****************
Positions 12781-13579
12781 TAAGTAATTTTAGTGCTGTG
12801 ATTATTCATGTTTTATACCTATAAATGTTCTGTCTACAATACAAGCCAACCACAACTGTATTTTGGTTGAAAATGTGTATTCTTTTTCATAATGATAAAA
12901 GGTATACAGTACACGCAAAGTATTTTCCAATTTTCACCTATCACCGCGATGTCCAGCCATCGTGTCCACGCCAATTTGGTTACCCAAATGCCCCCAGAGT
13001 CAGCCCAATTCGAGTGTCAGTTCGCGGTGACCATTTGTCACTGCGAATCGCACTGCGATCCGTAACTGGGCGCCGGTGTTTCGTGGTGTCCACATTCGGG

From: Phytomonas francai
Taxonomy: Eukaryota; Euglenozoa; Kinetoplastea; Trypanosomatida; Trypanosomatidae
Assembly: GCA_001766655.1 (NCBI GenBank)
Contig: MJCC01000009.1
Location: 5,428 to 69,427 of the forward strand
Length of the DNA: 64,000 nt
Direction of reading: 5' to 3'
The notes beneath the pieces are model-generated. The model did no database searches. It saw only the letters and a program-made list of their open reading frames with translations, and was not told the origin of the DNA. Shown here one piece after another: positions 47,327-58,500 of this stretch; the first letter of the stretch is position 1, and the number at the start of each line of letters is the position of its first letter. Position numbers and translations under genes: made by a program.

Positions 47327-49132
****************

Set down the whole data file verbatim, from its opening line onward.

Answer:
Positions 12781-13579
12781 TAAGTAATTTTAGTGCTGTG
12801 ATTATTCATGTTTTATACCTATAAATGTTCTGTCTACAATACAAGCCAACCACAACTGTATTTTGGTTGAAAATGTGTATTCTTTTTCATAATGATAAAA
12901 GGTATACAGTACACGCAAAGTATTTTCCAATTTTCACCTATCACCGCGATGTCCAGCCATCGTGTCCACGCCAATTTGGTTACCCAAATGCCCCCAGAGT
13001 CAGCCCAATTCGAGTGTCAGTTCGCGGTGACCATTTGTCACTGCGAATCGCACTGCGATCCGTAACTGGGCGCCGGTGTTTCGTGGTGTCCACATTCGGG

From: Phytomonas francai
Taxonomy: Eukaryota; Euglenozoa; Kinetoplastea; Trypanosomatida; Trypanosomatidae
Assembly: GCA_001766655.1 (NCBI GenBank)
Contig: MJCC01000009.1
Location: 5,428 to 69,427 of the forward strand
Length of the DNA: 64,000 nt
Direction of reading: 5' to 3'
The notes beneath the pieces are model-generated. The model did no database searches. It saw only the letters and a program-made list of their open reading frames with translations, and was not told the origin of the DNA. Shown here one piece after another: positions 47,327-58,500 of this stretch; the first letter of the stretch is position 1, and the number at the start of each line of letters is the position of its first letter. Position numbers and translations under genes: made by a program.

Positions 47327-49132